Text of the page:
Despite reports of unfriendly railroad officials and police problems, our local guide assured us he had arranged a tour for us. So again at 0-dark-hundred we drove some of the worst roads we saw to arrive at the mine complex and enginehouse before daylight. Warily we followed our guide to the enginehouse and watched the fireman firing up one of the C2 0-8-0s, #31 I believe. While it was still dark and without any lights, the engine then came out and headed to the loading track where waiting hoppers were filled with coal. Once full, we headed for the Badong curved viaduct for photos as the train headed to Nihe and back. Haze was apparent here, but not as bad as Hechi.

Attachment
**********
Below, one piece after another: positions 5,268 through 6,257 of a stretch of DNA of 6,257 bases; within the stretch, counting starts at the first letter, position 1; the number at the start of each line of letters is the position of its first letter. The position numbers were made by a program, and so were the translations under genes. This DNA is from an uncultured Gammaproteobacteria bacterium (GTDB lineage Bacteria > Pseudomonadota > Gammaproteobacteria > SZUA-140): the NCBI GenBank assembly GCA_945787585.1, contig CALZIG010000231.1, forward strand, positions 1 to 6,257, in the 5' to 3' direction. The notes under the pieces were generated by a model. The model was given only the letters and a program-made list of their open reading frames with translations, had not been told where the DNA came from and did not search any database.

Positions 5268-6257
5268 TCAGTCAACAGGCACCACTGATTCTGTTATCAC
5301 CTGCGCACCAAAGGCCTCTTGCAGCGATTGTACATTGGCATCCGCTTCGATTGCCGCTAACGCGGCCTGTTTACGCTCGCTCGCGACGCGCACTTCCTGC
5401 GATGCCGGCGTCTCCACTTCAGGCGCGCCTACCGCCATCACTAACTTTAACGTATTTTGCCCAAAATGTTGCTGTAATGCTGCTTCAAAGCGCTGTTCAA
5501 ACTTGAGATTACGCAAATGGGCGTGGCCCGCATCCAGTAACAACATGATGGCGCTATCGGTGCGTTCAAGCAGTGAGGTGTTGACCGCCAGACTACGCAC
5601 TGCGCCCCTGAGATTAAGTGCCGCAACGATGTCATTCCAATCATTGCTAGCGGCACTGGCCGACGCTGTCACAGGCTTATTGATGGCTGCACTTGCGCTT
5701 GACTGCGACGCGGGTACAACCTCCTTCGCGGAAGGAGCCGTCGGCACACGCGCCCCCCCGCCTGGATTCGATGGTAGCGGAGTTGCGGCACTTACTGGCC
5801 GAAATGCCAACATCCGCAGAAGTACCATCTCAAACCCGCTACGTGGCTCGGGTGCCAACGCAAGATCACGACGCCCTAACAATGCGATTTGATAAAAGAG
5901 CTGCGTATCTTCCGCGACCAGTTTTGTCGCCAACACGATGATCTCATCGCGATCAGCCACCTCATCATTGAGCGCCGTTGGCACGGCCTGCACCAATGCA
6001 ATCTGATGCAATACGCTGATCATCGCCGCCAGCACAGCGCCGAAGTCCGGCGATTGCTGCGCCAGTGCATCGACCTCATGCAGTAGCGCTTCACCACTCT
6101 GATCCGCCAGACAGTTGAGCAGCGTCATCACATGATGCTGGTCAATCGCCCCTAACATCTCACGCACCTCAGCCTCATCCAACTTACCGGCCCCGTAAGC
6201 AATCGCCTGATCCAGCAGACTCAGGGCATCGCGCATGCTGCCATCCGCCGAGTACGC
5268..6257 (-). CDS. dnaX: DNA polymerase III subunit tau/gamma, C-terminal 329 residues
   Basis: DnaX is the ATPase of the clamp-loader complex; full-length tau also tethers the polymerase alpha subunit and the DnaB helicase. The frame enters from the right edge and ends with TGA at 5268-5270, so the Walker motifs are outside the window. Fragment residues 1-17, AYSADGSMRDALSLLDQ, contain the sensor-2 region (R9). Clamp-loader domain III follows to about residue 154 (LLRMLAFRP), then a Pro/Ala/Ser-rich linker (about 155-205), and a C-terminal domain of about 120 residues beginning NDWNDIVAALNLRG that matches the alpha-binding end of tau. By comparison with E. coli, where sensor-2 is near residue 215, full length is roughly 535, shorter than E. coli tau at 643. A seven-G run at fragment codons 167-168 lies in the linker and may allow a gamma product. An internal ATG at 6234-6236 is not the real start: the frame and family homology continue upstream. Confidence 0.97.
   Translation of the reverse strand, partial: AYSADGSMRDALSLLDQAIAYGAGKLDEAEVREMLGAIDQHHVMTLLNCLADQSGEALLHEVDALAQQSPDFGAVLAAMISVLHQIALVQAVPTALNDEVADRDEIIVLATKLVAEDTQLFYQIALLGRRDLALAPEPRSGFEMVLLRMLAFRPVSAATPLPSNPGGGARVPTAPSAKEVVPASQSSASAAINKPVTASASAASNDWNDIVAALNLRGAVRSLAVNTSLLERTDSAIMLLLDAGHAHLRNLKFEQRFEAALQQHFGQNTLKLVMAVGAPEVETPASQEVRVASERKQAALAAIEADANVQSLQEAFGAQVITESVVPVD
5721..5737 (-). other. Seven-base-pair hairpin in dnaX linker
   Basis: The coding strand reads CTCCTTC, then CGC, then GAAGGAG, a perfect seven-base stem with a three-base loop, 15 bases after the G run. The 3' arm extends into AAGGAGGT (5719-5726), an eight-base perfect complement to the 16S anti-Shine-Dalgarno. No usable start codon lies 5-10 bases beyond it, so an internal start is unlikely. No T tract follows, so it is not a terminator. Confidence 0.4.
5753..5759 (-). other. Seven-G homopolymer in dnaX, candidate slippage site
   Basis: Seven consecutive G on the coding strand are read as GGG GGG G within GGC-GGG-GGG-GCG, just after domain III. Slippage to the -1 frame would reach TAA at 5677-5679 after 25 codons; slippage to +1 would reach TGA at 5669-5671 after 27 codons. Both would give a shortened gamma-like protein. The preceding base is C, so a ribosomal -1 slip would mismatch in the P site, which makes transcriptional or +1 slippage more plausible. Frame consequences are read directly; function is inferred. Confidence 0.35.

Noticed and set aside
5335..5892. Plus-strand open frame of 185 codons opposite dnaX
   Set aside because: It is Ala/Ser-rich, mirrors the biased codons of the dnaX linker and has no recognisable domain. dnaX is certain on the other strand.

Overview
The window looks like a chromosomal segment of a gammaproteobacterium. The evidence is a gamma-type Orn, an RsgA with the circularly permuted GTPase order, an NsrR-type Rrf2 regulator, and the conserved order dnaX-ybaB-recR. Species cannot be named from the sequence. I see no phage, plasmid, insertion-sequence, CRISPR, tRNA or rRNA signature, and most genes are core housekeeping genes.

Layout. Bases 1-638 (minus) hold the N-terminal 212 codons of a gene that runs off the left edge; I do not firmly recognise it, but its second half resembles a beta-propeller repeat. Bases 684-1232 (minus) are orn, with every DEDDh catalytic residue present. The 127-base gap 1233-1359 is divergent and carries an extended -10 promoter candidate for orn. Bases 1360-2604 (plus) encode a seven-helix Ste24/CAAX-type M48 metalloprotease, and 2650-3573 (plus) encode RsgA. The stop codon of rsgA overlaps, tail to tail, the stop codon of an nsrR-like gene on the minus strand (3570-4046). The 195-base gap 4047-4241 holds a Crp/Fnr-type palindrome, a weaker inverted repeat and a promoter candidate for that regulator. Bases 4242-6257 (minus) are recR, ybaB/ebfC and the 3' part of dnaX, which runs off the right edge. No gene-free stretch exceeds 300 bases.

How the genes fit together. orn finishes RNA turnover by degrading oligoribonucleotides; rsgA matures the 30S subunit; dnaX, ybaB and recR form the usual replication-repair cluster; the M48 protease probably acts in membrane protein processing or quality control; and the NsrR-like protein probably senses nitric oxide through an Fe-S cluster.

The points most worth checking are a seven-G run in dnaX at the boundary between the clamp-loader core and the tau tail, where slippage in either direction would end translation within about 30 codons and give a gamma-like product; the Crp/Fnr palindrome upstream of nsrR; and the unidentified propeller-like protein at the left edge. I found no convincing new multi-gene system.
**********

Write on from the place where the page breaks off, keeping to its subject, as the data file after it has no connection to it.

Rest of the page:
We had been told a second train might operate but when back at the mine in Huangjinggou, we were told no more pictures unless we chartered a train. The crew put the engine back in the enginehouse while we and our guide dickered with the manager. For our group of 12, a reasonable fee bought the train for another run. As soon as arrangements were finalized, the engine came back out, spotted and loaded more empty coal hoppers, then set them over on a yard track. The engine crew did some maintenance on the engine while the comely female welder building up flanges on car wheelsets, moved her work so the "parlor car" could be removed from the enginehouse. While she did this, we inspected #32 in the enginehouse, and the remains of several more locomotives and a minute turntable.